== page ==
Whether it’s giving our dogs a Christmas jumper to wear or providing them with their own doggie advent calendar, we are all eager to involve our dogs at Christmas time and rightly so. However, there are a few ‘Secret Santa’ surprises that you wouldn’t want your dog to have at this time of year so here at Angell Petco, we have written ’The twelve tips of Christmas’ to ensure that your dog stays safe during the festive period.
1.How sweet it is to be loved by you!
As dog owners, we know how harmful chocolate can be to our dogs but don’t assume that everyone does. At Christmas time, you may naturally have visitors to the house who may not know how poisonous chocolate can be. With reports of dogs with chocolate poisoning increasing each year, it’s a good idea to ensure that anyone visiting the house knows just which treats are earmarked for your dog. If you want to go a step further, place a little sign by any bowls of chocolates ‘Treat yourself but not our dog!’ or avoid having chocolates out altogether as even the wrappers can cause an obstruction.
2. Don’t go nuts
Be fully aware of Christmas puddings and other cakes that contain macadamia nuts as these are poisonous to dogs causing them to vomit, have a high body temperature and appear stiff or in pain when walking. Watch out in particular for those macadamia nuts that are covered in chocolate as these are double-trouble for your dog.
3.Don’t put the Christmas dinner in the dog
Making the dog part of the main Christmas meal in the house might feel important to you but be aware of some hidden ingredients that can be harmful. Any item belonging to the Allium family i.e. onions, leeks, garlic, shallots and chives all contain a substance that can cause damage to red blood cells in dogs which can cause stomach problems or breathing difficulties. Ensure that any scraps from your Christmas dinner or a splash of gravy or stuffing on their food does not contain any of those items.
4.‘Raisin’ the alarm
Any dried fruit is a definite no-go for dogs. Raisins, Sultanas, currants and grapes are all highly toxic to dogs especially the dried forms and Christmas is prime time for these, appearing in Christmas puddings, fruit cakes, stolen and mince pies.
5.Sniffing out the presents
Boxes of chocolates that are wrapped are not always dog proof so make sure that any presents underneath the tree are kept out of the way of curious noses! if they are keen to open a present, our doggie selection boxes come fully gift-wrapped so they can unwrap these safely!.
6.Drink water and be merry!
With alcohol flowing around Christmas time, make sure that the only liquid your dog is having is the water in their bowl as alcohol is significantly more toxic to dogs than to humans. Clean up any spilt drinks as soon as possible so they don’t do it for you and ensure leftover drinks are disposed of.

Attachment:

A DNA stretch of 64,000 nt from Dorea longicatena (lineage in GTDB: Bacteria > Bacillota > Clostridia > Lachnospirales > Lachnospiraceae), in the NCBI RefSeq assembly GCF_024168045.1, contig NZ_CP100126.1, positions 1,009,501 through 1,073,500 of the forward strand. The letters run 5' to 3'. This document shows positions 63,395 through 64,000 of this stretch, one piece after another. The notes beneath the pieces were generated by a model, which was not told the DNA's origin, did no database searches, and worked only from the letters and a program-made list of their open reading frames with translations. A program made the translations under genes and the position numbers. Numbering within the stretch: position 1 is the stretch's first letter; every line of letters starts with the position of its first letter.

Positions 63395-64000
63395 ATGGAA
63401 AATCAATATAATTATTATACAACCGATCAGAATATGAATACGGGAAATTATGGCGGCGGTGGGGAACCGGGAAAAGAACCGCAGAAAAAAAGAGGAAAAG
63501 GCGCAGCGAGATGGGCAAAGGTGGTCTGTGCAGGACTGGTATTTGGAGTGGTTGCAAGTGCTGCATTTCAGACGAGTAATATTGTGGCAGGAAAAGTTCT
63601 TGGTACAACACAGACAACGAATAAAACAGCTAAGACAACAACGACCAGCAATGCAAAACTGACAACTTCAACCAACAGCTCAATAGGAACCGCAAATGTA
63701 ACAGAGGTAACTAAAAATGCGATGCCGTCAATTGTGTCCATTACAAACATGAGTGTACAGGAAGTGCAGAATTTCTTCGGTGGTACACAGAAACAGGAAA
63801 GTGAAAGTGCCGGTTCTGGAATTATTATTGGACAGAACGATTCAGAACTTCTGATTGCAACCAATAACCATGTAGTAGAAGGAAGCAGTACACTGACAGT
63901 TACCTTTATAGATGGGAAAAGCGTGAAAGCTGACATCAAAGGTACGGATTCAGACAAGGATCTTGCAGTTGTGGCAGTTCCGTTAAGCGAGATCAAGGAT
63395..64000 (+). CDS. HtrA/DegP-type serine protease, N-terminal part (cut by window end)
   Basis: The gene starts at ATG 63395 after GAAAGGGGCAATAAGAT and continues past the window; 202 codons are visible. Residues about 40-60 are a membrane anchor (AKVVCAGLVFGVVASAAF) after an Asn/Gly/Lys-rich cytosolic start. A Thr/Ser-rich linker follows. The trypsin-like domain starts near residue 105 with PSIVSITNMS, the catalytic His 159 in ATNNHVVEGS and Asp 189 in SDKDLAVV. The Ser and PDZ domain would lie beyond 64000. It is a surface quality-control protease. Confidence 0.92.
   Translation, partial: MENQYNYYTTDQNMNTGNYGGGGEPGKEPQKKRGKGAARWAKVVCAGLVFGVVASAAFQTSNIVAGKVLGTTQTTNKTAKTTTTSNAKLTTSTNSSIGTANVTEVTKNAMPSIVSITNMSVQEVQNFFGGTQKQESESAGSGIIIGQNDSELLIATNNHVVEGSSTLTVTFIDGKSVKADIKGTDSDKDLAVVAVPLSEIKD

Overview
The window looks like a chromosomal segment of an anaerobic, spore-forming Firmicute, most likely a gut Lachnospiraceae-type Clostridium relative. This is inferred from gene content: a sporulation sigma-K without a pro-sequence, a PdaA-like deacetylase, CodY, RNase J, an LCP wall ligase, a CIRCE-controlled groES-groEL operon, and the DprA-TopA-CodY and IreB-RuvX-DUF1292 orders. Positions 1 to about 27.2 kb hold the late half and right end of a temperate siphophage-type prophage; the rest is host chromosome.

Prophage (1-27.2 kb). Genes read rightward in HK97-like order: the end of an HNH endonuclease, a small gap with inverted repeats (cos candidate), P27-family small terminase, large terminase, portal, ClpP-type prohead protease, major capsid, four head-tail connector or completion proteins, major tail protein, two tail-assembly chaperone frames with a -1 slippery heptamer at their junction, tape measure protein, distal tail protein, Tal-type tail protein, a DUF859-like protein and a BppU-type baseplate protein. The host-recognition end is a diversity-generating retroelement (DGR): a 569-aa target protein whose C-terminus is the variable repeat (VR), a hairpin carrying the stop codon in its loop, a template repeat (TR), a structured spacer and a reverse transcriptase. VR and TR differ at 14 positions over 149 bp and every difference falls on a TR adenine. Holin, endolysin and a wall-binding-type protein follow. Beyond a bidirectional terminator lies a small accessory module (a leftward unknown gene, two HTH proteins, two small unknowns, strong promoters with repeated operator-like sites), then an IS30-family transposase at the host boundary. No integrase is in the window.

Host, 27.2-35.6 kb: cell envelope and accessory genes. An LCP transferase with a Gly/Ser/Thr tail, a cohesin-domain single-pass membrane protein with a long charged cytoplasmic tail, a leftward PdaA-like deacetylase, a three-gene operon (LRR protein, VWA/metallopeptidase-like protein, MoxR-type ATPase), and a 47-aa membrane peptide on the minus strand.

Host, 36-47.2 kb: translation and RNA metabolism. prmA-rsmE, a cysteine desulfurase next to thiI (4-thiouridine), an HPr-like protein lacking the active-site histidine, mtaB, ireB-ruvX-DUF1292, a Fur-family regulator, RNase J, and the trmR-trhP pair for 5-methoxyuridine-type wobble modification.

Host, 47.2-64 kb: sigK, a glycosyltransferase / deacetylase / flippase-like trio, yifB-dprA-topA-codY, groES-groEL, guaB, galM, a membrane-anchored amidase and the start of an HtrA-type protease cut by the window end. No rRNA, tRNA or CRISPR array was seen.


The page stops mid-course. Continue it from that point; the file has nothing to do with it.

Shiny tinsel can be attractive to dogs but can cause them a lot of difficulties particularly if it gets into their gut and intestine. Opting for shatter-proof ornaments is wise to avoid shards of potential broken glass ornaments.
8.A brighter Christmas
Fairy lights may not look appealing to us as something to much but some dogs see everything as food. If you have a puppy or your dog is prone to chewing, ensure your extension cord automatically shuts off if they become damaged so electric shocks can be avoided.
Christmas plants including poinsettias, mistletoe and ivy are mildly toxic and can cause your dog to vomit, drool or have diarrhoea. Ensure all wreaths, plants and decorations including those items are kept well out of reach.
10.Oh, Christmas tree…..
We all feel the pain of the needle dropping real Christmas trees and whilst we may be cursing getting the hoover out more times than normal every day, hoovering them up can avoid any mild stomach upsets and more serious internal stomach injuries caused to your dog.
11.Don’t have a blue Christmas
There’s plenty of blue cheese visible particularly at Christmas and whilst many of us treat ourselves to a slither or two, dogs are sensitive to the substance that it contains called roquefortine C.
12.Batteries not included
If you have children or grandchildren, you’ll know that more batteries are bought at Christmas more than any other time of the year. Frantically finding some the right size and removing them from other items in the house can sometimes lead to them being left around and for those dogs who are naturally scavengers, this can cause problems. They can lead to chemical burns and heavy metal poisoning.
We hope you and your dogs have a very merry and safe Christmas from all of the team here at Angell Petco.